Complicated Women (2003)

TV Movie  |   |  Documentary  |  6 May 2003 (USA)
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A look at actresses who starred in films with thought-provoking subjects made between 1929-1934 - before the Hollywood Production Code was enforced.



(based on the book by), , 1 more credit »
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Credited cast:
Herself - Narrator (voice)
Herself - Interviewee (as Kitty Carlisle Hart)
Molly Haskell ...
Herself - Interviewee
Himself - Interviewee
Mae Madison ...
Herself - Interviewee
Karen Morley ...
Herself - Interviewee
Mark Vieira ...
Himself - Interviewee
Rest of cast listed alphabetically:
Himself (archive footage)
Robert Barrat ...
Himself (archive footage)
Himself (archive footage)
Himself (archive footage)
Himself (archive footage)
Himself (archive footage)
Herself (archive footage)


Jane Fonda narrates the story of the years between the ascent of talkies until late in 1934, when the Hays Office cracked down on what it perceived as immorality in Hollywood movies. The emphasis is on how women were portrayed, and focuses on how they were much more liberated and equal (or superior) to men, until 1935 when they once again took subservient roles to their male co-stars. Written by Ron Kerrigan <>

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Release Date:

6 May 2003 (USA)  »

Also Known As:

Mujeres liberadas  »

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References Three on a Match (1932) See more »


Spin a Little Web of Dreams
Written by Sammy Fain (music) and Irving Kahal (lyrics)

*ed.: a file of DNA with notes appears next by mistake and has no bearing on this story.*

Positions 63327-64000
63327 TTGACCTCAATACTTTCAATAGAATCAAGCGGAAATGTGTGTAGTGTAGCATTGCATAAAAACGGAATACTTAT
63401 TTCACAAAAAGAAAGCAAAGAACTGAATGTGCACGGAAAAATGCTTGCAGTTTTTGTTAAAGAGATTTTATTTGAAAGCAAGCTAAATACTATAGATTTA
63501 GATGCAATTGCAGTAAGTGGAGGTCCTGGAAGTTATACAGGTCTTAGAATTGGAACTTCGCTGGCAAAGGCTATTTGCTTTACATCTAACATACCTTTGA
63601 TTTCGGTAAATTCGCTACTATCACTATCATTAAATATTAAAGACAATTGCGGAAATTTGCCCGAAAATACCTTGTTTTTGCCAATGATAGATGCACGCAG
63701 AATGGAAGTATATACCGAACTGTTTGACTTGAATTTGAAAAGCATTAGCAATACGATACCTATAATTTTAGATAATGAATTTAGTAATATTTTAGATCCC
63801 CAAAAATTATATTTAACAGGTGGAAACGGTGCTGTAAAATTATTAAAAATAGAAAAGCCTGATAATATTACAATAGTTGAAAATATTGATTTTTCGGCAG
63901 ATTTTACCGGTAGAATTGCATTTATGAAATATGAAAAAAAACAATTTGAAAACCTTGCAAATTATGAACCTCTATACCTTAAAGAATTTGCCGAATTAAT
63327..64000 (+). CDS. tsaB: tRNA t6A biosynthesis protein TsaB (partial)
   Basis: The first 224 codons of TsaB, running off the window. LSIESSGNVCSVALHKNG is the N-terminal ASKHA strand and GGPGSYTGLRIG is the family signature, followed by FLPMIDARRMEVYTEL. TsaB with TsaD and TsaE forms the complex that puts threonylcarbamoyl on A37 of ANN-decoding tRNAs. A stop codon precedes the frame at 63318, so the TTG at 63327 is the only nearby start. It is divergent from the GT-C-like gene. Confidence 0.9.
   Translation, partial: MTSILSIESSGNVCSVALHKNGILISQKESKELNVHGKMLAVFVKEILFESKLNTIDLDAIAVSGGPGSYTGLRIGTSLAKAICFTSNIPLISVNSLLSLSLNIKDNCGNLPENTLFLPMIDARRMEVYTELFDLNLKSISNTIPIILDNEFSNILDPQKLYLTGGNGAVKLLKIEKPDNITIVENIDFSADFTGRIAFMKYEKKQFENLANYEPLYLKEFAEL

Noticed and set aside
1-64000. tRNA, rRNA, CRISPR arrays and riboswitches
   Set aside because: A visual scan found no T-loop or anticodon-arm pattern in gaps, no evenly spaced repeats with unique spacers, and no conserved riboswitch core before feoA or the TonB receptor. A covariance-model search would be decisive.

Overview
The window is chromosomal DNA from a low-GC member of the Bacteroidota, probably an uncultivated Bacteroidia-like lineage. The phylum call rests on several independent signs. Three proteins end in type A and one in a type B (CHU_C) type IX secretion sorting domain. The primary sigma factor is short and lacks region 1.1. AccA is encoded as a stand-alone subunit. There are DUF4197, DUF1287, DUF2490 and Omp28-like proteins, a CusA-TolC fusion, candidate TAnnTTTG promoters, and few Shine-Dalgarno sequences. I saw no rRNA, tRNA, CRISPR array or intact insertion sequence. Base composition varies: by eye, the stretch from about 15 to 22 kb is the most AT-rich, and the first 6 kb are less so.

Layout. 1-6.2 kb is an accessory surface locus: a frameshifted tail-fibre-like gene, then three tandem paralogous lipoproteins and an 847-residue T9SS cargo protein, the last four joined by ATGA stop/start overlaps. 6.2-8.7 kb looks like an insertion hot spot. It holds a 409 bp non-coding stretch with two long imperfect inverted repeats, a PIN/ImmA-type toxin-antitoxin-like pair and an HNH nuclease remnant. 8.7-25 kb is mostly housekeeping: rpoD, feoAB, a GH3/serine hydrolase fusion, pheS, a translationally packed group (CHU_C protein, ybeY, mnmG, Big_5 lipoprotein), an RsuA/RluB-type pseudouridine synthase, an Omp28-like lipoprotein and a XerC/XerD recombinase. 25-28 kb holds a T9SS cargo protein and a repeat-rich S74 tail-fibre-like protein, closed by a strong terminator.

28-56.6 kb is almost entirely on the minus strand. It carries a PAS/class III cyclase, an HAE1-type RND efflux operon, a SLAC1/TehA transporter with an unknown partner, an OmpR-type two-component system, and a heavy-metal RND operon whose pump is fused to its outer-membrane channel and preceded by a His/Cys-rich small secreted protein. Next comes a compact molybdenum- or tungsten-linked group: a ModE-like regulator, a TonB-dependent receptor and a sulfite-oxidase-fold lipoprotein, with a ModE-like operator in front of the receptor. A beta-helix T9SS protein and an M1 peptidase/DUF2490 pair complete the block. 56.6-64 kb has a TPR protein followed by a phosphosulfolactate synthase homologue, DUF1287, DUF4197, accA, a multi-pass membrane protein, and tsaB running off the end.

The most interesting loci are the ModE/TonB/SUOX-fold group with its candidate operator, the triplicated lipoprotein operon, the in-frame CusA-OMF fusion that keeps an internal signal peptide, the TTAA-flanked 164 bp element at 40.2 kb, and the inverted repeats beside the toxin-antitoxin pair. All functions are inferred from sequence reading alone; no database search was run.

Used by permission of Warner/Chappell Music
See more »

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User Reviews

Good Clips
21 May 2003 | by (New York City) – See all my reviews

Actually, very good clips, and the narrative makes a very good claim to proving its thesis: that the sexy Pre-Code dramas and comedies actually represented a realistic depiction of the 20th century morality until Joseph Breen clamped down, making the Production Code not just voluntary, but mandatory.

There is a good claim in that, but it makes its point by looking at the best of the Pre-Code works and the worst of the movies made under the Code. Nor does it go into the reason that Hollywood made those sexy movies in the first place, and stopped making them later: to sell tickets at the box office. Truth has never been the primary concern of the movie industry; and while these clips demonstrate that Hollywood was interested in selling tickets to men who wanted to look at naked women... well, the underwater swimming sequence from TARZAN AND HIS MATE shows Maureen O'Sullivan's stand-in swimming around in the nude, but Weismuller is wearing a loincloth.

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